Tiger came to New York City a few days after the PGA Tour's FedEx Cup playoffs kicked off without him and a few days before the second FedEx Cup tournament began in Boston. But PGA Tour Commissioner Tim Finchem's personally-trumpeted playoffs are as much of a talking point for Tiger Woods as what he thinks of McLovin in Superbad.

"He's here for Tiger Woods PGA Tour 08," an EA Sports PR flack firmly reiterates.

So much for Tiger's professed backing of the FedEx Cup. Woods can talk about being excited about the Cup in that monotone voice at on-site tournament press conferences - as he did again in Boston - all he wants. His actions - and inactions - scream everything but.

FedEx had delivery trucks moving through the congested city streets with golf balls and grass painted on their sides even as Tiger stayed Cup mum. He gives Finchem's playoffs about as much love as he gives Reebok.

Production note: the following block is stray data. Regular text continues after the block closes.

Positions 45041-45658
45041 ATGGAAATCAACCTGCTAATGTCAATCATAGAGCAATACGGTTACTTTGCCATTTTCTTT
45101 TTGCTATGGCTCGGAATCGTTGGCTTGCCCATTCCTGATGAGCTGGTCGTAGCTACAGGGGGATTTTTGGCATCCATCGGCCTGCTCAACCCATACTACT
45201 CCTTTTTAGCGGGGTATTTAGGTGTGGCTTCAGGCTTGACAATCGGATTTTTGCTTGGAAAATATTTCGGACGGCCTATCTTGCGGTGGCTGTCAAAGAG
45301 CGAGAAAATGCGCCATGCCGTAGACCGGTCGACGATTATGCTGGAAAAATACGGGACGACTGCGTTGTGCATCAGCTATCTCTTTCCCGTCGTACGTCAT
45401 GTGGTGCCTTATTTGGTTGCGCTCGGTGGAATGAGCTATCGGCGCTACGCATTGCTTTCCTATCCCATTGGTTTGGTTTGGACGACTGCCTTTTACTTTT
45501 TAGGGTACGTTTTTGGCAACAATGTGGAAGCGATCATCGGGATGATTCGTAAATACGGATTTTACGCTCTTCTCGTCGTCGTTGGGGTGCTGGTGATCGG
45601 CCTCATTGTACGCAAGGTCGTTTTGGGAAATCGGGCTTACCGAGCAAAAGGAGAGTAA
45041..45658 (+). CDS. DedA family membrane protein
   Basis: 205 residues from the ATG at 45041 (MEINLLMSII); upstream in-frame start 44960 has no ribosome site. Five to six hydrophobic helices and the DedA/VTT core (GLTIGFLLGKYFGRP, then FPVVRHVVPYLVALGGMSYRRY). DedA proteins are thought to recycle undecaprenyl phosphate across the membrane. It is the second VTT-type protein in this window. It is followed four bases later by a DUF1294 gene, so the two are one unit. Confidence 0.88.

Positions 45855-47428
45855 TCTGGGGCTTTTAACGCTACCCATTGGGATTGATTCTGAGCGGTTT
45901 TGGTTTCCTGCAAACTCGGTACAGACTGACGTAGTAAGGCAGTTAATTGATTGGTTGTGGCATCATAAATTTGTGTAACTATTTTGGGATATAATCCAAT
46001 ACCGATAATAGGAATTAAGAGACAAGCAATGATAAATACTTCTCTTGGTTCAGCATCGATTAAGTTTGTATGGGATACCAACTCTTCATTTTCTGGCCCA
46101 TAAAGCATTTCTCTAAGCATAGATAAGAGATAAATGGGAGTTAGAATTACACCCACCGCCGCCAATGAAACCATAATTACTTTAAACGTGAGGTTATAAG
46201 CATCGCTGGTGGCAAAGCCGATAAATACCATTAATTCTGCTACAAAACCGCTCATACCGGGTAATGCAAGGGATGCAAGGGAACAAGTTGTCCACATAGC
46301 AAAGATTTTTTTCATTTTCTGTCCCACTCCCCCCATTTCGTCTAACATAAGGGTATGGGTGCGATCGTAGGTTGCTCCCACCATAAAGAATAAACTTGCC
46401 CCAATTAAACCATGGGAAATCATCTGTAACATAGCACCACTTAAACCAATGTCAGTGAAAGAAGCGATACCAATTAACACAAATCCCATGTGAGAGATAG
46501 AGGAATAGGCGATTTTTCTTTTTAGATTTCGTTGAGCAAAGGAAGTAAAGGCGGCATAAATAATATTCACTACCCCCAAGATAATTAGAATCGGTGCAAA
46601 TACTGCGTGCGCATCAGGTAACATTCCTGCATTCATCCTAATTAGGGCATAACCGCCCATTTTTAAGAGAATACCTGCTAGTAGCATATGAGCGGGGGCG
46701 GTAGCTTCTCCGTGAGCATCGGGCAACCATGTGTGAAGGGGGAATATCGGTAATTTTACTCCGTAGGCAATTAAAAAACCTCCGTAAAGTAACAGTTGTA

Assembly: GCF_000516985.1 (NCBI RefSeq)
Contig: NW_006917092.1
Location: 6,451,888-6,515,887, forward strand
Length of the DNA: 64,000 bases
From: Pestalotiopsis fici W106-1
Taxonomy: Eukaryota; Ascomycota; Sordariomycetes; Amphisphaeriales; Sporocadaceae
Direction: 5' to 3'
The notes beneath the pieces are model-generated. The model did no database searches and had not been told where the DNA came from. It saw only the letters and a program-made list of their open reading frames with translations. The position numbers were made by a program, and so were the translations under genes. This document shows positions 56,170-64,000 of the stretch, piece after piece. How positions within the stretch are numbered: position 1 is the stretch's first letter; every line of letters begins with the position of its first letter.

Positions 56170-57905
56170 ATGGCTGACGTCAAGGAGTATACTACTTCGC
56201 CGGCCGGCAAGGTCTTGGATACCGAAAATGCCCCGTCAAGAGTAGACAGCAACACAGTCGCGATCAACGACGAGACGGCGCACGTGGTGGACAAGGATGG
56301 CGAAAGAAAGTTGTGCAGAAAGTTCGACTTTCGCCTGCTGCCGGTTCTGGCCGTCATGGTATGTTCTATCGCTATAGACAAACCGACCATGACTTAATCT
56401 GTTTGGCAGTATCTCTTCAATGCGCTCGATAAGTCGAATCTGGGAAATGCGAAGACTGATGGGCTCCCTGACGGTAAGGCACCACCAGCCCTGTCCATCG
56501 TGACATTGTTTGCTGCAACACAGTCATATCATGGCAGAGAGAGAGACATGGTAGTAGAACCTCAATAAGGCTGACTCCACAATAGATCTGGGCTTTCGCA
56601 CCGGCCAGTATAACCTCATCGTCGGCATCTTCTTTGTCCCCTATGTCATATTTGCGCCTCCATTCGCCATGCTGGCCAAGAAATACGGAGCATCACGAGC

"You'd like to play in every tournament, but you can't," Woods said.

Yes, Tiger actually said this. Which is like Bill Clinton saying he wants to be celibate. Or Idaho Senator Larry Craig insisting he'd like to avoid loitering in men's rooms.

Woods wants to play in as few tournaments as he can - and does.

Tiger doesn't do what he doesn't want to do. Except maybe ride on the top of an open-air two-level bus through the streets of Midtown surrounded by a bunch of Tiger Woods look-alikes. This is part of EA Sports' great promotional push, and Tiger makes sure his agent sits next to him for every minute of it. And it's easy to imagine Woods leaning in to give out plenty of grief.

It wouldn't be so bad if any of the look-alikes looked at all like Tiger. As it is, it appears EA Sports handed out red shirts and black Nike hats on a first-come, first-serve basis.

"No, no one's ever told me I look like Tiger Woods before," Rob Sherman, one of the "look-alikes" admits. "I think that's because I don't play golf though."

Yeah, that's the reason. Just like Rosie O'Donnell isn't mistaken for Angelina Jolie because she's not searching through Africa for a kid.

Tiger's new rules